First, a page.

- Three minutes read
3 key findings from Lost in Transaction 2023: The Disposable Income Report
Find out how discretionary spending is changing with these key takeaways from our latest research: Lost in Transaction 2023: The Disposable Income Report.
Many consumers around the world are struggling with economic challenges, and as a result, discretionary spending is changing. So how are consumers using their disposable income, and what are the emerging payment trends for businesses to be aware of?
You can find many fascinating insights in our latest global research, Lost in Transaction: The Disposable Income Report, which surveyed 14,525 consumers across the UK, the Americas, and Europe.
Here are three key takeaways.
Regardless of size, businesses must offer different payment methods
Small and large businesses appeal to consumers in different ways, according to our research. For example, 25% consider larger businesses’ wider range of goods the greatest benefit of shopping with them, while 32% of consumers like the more personalised experience they get from smaller businesses.
And small businesses can look to the year ahead with optimism -- 42% of consumers intend to shop more at local businesses in 2024.
However, to ensure consumers are willing to part with their disposable income, businesses of all sizes must tailor payment offerings to changing expectations, going beyond traditional methods like debit and credit cards.
For small businesses, embracing alternative payment methods (APMs) can help address consumers’ security concerns when shopping online. This is especially the case with APMs like digital wallets and eCash, which don’t require consumers’ financial details. After all, only 43% of consumers feel comfortable entering financial details online with a small business.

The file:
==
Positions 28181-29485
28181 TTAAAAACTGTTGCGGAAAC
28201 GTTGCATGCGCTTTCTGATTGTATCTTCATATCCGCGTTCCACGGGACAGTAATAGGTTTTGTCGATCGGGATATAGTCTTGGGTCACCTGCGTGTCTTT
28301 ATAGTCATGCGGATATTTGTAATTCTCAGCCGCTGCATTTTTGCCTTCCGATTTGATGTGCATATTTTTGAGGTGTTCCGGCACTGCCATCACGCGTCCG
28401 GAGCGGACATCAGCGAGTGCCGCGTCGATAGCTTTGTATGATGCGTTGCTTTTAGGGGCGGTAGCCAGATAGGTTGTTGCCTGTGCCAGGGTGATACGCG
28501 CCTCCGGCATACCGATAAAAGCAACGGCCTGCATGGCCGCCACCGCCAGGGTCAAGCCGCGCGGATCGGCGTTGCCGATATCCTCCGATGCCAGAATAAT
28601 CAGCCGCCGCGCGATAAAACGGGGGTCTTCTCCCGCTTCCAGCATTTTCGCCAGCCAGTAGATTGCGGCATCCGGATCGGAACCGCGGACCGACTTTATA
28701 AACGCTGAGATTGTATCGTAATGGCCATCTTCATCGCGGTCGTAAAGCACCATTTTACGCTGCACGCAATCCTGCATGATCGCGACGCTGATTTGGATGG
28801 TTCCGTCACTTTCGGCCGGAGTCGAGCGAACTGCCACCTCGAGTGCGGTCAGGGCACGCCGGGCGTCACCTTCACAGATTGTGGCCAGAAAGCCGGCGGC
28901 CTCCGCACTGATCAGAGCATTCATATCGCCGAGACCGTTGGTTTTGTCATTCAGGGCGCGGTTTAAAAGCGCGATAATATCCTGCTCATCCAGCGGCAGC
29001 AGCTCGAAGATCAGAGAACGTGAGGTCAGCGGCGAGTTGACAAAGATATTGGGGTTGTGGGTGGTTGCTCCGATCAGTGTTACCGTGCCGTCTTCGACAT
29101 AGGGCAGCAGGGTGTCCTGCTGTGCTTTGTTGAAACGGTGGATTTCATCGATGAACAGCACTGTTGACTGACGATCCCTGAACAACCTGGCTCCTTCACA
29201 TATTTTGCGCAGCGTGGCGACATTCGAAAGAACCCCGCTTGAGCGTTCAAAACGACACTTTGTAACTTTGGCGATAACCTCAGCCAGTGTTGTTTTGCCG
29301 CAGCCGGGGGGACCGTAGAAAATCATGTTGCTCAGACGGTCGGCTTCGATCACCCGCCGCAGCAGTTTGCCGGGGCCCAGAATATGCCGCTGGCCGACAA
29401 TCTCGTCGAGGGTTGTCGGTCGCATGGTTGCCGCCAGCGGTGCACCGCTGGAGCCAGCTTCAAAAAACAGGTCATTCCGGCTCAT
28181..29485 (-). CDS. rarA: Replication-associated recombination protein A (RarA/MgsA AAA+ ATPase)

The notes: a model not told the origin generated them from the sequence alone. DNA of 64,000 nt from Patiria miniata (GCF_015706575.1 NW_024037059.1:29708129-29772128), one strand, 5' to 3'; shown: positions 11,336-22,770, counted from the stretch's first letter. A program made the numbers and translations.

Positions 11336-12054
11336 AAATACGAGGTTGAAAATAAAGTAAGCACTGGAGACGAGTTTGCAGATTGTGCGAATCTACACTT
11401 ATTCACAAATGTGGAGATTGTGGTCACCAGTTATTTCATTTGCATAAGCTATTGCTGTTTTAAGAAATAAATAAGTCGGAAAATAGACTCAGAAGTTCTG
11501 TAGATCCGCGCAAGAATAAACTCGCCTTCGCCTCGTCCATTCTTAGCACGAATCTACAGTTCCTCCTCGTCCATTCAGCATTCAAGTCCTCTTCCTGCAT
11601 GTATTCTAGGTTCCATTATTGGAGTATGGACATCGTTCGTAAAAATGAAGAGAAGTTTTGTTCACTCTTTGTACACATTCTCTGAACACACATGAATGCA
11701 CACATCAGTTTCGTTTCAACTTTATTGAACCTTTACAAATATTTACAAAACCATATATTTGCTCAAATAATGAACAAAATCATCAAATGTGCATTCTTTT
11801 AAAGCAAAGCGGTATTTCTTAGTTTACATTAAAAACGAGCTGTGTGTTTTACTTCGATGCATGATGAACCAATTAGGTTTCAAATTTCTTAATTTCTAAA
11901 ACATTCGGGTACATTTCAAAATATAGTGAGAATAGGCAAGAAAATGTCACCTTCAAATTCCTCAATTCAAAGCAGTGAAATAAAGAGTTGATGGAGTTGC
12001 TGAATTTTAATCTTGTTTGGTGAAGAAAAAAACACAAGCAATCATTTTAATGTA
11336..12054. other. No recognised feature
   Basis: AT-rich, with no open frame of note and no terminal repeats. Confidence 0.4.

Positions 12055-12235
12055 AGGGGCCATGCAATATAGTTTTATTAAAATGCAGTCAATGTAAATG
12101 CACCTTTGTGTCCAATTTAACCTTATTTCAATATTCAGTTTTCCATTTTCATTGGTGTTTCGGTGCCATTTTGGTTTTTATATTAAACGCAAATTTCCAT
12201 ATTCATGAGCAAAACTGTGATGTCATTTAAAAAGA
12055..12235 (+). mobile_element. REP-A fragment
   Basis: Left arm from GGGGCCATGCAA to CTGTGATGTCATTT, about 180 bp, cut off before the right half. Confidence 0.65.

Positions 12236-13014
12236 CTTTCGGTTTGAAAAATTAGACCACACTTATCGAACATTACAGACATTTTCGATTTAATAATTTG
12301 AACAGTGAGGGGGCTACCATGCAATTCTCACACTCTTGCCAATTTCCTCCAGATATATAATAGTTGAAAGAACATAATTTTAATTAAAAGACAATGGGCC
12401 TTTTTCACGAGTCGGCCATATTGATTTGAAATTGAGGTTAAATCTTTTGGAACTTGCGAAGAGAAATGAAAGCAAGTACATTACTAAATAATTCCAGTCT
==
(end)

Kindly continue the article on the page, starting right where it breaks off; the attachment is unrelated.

For small and large businesses alike, there is work to be done to meet consumer needs around security and convenience. Offering APMs that deliver a smooth, secure experience -- like digital wallets and eCash -- can help drive greater success in 2024.
Subscription and streaming services now a priority for discretionary spending
While consumers’ discretionary spending is changing, with continued emphasis on experiences -- 28% of consumers are spending more on eating out than before inflation – subscription and streaming services are becoming increasingly important.
These services are carving out a slice of consumers’ disposable income, with many looking to cut costs elsewhere before reducing subscription services. In fact, 34% of consumers with subscriptions would cut back spending on eating out, before they would consider cancelling their subscription services.
As for the subscriptions that are most popular, film and TV streaming services reign supreme. Of those with subscriptions, 47% selected this type of service when asked which they’d keep, if they were only allowed one.
Check out the full Lost in Transaction: The Disposable Income Report to learn more about how consumers are spending with subscription and streaming services in 2023 and beyond.
Consumers may make more charity donations with greater payment choice
While the new Lost in Transaction research establishes that consumers expect a high level of security and payment choice from large and small businesses, it also found that charities are being held to similar standards.
The preferred payment method for making charitable donations is debit cards (29%), with credit cards next (19%). But over half of respondents (51%) would be more likely to make donations if a charity offered alternative ways of paying in addition to these methods.
It’s also notable that 33% of consumers say having to input sensitive financial information/data would be the most likely reason for abandoning a donation to a charity website.
While charities are cash-strapped, it’s vital they adapt their online experience to ensure consumers can make secure, friction-free transactions and continue to donate, even as budgets tighten.
To learn more about current payment trends, including how consumers are planning to spend disposable income in 2024, download the full Lost in Transaction: The Disposable Income Report.